Vol I No. 7


Jesse D. Billett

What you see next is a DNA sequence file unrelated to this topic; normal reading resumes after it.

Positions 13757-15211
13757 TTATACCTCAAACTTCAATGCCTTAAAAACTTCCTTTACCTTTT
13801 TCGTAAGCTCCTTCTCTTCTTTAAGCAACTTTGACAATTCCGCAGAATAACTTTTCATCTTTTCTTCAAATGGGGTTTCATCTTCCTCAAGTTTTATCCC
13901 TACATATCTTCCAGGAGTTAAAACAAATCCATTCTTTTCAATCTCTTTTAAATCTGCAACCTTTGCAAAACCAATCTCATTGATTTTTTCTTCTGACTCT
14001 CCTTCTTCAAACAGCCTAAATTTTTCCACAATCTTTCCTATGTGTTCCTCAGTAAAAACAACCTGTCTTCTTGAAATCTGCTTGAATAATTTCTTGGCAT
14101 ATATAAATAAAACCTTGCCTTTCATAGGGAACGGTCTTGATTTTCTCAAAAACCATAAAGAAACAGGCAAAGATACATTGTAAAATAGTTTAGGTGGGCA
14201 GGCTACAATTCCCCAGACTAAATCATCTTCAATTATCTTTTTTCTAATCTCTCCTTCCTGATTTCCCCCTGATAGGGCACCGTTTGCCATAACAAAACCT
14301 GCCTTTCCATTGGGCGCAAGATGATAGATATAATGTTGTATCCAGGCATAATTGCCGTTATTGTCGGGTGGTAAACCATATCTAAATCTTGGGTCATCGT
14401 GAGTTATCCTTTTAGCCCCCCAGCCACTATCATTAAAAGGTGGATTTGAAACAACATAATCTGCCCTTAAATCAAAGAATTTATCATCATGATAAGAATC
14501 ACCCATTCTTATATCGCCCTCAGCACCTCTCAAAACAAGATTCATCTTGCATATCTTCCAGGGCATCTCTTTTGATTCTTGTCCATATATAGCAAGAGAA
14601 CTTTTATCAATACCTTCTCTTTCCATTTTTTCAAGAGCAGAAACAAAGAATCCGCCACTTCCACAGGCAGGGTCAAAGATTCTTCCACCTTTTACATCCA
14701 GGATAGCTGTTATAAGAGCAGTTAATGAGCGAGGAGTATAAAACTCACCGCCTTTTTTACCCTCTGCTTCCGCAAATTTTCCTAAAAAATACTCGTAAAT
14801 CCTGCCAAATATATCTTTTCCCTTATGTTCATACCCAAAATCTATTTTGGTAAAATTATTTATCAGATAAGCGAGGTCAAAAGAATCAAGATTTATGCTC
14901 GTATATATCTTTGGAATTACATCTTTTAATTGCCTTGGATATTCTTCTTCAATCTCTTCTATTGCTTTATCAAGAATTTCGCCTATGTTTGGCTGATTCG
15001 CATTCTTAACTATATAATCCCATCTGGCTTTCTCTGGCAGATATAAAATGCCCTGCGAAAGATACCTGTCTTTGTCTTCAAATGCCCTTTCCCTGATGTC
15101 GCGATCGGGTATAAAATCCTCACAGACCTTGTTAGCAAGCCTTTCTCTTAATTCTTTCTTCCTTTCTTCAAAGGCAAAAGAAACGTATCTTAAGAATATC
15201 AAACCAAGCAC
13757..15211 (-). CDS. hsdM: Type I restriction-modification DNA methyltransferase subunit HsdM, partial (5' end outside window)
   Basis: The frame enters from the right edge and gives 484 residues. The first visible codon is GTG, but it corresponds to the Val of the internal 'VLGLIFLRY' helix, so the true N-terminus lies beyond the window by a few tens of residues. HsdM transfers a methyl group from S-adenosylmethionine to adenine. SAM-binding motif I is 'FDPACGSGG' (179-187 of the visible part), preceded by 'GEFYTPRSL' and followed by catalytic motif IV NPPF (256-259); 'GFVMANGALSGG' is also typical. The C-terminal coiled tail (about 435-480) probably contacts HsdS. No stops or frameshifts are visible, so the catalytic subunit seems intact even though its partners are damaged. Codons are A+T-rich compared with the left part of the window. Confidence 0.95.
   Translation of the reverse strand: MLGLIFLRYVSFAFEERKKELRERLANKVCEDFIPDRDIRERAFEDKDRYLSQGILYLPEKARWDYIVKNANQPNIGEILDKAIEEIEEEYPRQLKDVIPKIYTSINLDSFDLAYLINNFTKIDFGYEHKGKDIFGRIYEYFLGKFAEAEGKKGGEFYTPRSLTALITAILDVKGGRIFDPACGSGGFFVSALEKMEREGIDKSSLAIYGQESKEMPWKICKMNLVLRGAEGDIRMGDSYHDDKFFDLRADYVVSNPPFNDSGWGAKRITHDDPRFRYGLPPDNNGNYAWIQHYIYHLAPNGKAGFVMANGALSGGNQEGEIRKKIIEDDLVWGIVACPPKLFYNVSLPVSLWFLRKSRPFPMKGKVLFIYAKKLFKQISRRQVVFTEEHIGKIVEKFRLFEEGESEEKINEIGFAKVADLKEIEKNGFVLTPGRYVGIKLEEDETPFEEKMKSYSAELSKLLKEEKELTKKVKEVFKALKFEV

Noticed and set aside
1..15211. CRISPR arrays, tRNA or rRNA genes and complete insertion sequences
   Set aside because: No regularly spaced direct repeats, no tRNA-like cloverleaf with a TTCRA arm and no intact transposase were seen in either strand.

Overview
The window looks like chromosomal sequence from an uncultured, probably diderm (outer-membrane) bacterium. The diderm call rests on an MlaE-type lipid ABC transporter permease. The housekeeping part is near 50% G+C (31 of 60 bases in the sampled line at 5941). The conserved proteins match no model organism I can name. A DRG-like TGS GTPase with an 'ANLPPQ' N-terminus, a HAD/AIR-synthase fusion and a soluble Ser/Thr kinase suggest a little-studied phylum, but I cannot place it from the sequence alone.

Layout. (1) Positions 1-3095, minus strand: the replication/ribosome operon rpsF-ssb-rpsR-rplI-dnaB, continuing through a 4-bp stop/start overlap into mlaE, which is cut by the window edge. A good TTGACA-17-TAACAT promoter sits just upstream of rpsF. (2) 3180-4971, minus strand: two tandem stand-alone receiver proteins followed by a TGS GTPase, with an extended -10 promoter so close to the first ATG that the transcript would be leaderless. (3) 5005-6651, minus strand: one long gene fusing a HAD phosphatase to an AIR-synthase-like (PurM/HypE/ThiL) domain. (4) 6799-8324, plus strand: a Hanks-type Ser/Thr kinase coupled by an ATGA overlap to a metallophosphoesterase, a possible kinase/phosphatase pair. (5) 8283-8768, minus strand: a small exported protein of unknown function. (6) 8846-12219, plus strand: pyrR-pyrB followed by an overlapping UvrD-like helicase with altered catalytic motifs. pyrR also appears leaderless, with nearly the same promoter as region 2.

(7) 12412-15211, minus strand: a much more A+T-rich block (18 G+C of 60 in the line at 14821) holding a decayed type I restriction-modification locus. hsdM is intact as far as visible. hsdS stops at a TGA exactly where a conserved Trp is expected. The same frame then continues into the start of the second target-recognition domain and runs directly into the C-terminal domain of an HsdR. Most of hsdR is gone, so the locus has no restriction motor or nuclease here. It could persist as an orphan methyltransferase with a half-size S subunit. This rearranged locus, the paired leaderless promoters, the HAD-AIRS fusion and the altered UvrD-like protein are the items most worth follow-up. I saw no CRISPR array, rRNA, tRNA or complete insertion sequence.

My intent here1This article is closely derived from a paper presented at the 2018 Conference of the Prayer Book Society in Savannah, GA which was originally to have been addressed by the late Bishop of Gibraltar (the Anglican Bishop for Europe) the Rt. Revd. Dr. Geoffrey Rowell who was not able to be present on account of health challenges. In his opening the author paid a warm tribute to “the great Bishop Rowell’s” work and scholarship at the outset of his presentation. is to speak to the Catholic side of Anglicanism’s inheritance, Catholic and Reformed. As a historian of liturgy, it seems best that I do this with a defence of the Catholicity of the Book of Common Prayer. My remarks will be divided into four unequal sections. First, I shall explain why my task today is exceptionally difficult. Second, I shall advance a recklessly simple hypothesis that I call “Cranmer’s Scriptural Criterion,” according to which the Prayer Book is best read as the Catholic tradition expressed within the language of scripture. Third, I shall explain why I

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